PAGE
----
Archive - Soda Dry Lake

March 12, 2022


Every weekend we present a notable item from our archives.

This EPOD was originally published on February 11, 2010.

Photographer: Barbara Traub
Summary Authors: Barbara Traub; Jim Foster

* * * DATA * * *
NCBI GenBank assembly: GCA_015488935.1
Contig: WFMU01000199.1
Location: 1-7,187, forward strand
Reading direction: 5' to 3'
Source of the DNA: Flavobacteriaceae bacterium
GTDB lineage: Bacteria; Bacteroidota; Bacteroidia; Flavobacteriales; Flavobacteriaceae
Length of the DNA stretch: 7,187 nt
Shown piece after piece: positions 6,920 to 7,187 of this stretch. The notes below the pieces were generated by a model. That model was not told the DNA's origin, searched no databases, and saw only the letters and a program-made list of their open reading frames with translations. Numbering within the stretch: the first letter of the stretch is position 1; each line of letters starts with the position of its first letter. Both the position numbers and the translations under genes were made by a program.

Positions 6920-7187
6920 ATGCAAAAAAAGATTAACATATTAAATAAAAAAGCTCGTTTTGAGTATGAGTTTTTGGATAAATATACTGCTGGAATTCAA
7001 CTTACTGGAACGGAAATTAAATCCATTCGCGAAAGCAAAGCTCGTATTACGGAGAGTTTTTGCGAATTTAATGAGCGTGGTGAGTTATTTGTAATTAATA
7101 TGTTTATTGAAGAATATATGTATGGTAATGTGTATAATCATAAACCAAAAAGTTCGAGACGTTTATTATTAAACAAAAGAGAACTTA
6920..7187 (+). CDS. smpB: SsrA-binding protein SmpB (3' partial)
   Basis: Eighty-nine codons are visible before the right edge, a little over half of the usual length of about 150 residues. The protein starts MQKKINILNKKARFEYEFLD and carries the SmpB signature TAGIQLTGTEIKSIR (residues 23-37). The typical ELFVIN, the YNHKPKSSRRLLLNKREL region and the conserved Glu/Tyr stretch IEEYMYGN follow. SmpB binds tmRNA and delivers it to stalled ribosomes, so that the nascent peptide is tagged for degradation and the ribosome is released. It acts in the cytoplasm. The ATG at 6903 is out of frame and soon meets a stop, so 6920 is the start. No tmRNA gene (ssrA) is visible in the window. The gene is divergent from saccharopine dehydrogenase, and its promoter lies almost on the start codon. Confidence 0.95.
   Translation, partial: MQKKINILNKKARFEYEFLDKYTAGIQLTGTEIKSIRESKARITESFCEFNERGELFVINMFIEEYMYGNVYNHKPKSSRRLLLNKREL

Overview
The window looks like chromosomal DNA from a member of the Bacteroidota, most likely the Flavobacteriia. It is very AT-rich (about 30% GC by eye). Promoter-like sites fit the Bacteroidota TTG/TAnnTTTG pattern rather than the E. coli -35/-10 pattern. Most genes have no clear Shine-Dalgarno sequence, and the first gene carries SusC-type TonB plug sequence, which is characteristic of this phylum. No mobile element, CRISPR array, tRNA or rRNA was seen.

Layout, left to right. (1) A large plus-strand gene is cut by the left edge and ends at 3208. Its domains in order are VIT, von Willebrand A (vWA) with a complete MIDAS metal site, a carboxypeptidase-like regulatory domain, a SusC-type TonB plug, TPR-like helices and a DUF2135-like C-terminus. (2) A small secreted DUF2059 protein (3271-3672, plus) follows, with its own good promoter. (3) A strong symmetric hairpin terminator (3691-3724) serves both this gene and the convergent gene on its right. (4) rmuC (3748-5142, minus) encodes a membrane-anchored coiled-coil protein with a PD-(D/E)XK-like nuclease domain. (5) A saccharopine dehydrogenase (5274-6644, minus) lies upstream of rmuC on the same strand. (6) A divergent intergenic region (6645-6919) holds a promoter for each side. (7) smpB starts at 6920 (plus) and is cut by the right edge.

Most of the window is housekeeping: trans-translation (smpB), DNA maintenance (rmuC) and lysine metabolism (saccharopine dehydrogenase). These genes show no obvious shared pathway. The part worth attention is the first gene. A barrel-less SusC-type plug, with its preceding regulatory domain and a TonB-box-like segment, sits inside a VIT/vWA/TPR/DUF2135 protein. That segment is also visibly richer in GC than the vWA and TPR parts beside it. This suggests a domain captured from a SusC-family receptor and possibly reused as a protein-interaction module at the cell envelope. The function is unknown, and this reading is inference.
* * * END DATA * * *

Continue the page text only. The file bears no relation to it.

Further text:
The photo above shows a scenic view of Soda Dry Lake in the Mojave Desert of California. Soda Dry Lake is a playa, which is a shallow, more or less rounded lake or wetlands area filled by rainfall. Playas are formed in areas where there’s no outlet to a river or larger water body. Thus, the relief where they are encountered is extremely flat – nearly level terrain. In the United States playas are found in the Basin and Range province, west of the Rocky Mountains, and in portions of the Great Plains. During periods when rainfall is particularly scarce, a crust of evaporite minerals is often observed on the surface and along the edge of playas. Capillary action draws the scant water from below the lake bed upward to the surface where it quickly evaporates. Note: because of the shading on the photo, the eye is tricked into believing that the surface is wetter than was the case. Photo taken late in the afternoon of January 10, 2010.

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